App Reviewed on: iPad Air 2
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Star Wars: Force Arena sounds like a great game on paper. Who doesn't want to play as Darth Vader while commanding an army of Stormtroopers and striking down rebel guards? While this game lets you do exactly that, there's a lot of issues with Force Arena's design that keep it feeling as cool as it should.
To say that Force Arena is a MOBA is a bit of a misnomer. It's more of a multiplayer brawler with some Clash Royale elements thrown in.
Playing Force Arena involves managing both a hero character and an army. Your hero, which can be anyone from Boba Fett to Princess Leia, is controlled by tapping around on the screen to move and target enemies for attacks. Your army is managed via a deck of cards at the bottom of the screen that you can deploy by dragging them onto the battlefield.
In every match of Force Arena, there are two opposing sets of turrets, and it's your goal to destroy as many of them as possible while protecting your own from the enemy. It's a very straightforward goal that isn't complicated by any sort of side objectives that are common in MOBAs.
When you first start playing Force Arena, you'll have access to the most basic heroes and cards of the Star Wars universe. As you win matches, complete objectives, or spend money, you'll be able to open packs of cards that may unlock new units for your army or allow you to upgrade your existing units.
These cards can really change your strategy, but the idea of upgrading existing units also allows for disparities to develop between players who have invested more in the game than those that haven't. When some games have systems like this, they can avoid these issues with smart matchmaking, which Force Arena unfortunately seems to lack.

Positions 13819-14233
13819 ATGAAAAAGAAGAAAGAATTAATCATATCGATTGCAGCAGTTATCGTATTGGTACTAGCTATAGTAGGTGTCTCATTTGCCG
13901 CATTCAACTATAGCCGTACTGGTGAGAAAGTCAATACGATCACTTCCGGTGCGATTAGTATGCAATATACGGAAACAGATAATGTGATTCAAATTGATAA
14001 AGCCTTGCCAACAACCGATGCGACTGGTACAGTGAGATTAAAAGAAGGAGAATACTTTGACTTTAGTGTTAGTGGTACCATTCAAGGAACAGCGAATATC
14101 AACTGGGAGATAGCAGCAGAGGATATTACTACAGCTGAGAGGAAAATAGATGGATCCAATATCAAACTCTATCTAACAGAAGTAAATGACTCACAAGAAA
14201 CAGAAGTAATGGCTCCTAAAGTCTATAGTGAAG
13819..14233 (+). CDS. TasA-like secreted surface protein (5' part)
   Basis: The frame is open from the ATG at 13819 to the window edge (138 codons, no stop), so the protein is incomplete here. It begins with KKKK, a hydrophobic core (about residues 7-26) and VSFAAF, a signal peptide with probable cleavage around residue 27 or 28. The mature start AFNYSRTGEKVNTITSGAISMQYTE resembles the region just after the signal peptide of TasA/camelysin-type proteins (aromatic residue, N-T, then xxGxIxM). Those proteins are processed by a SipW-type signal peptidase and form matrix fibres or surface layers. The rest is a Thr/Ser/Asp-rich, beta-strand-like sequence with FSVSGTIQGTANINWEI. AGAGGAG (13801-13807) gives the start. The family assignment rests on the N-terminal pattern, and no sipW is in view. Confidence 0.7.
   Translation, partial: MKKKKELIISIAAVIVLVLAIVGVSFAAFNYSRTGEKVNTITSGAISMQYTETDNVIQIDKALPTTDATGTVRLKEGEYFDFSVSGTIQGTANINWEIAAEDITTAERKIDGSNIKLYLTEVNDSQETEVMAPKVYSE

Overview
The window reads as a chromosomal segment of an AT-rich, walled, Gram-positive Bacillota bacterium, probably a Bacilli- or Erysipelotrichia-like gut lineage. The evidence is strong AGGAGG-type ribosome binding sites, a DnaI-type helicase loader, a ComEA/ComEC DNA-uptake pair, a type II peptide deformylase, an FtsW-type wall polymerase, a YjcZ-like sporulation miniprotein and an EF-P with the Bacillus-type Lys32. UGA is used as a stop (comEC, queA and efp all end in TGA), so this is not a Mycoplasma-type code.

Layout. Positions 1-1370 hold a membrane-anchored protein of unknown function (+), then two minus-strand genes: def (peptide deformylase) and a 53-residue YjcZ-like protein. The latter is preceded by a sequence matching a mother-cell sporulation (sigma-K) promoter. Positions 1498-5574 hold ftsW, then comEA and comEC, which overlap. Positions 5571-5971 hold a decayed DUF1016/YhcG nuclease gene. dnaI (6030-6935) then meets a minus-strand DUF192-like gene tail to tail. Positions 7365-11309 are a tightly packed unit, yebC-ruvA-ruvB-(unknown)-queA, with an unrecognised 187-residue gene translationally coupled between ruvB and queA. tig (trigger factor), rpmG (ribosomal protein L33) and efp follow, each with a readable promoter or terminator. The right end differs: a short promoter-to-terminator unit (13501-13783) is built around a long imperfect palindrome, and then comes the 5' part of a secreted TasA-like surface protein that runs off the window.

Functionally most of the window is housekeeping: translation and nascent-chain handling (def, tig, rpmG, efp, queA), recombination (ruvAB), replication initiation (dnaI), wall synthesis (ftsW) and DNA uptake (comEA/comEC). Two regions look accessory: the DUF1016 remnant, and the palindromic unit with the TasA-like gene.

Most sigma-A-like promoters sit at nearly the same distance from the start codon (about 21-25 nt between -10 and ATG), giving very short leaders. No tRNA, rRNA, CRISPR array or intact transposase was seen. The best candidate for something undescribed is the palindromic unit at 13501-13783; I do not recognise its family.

The dark side
Even if Force Arena did a better job of pairing players with similarly powerful decks together, the game would still suffer from being a little clunky. Controlling both a hero and an army in the game feels really awkward.
It seems like the developers knew that this kind of multi-tasking would feel pretty overwhelming, which must be why Force Arena is such a slow-moving game. Characters crawl across the screen, even when running, which goes to make the whole experience feel a little less exciting than it should.
The bottom line
The ideas behind Force Arena are strong, but the game's free-to-play design, slow pace, and awkward controls make it hard to stick with. As much as I want to keep jumping into games to blast away as Han Solo, doing so just doesn't feel particularly good.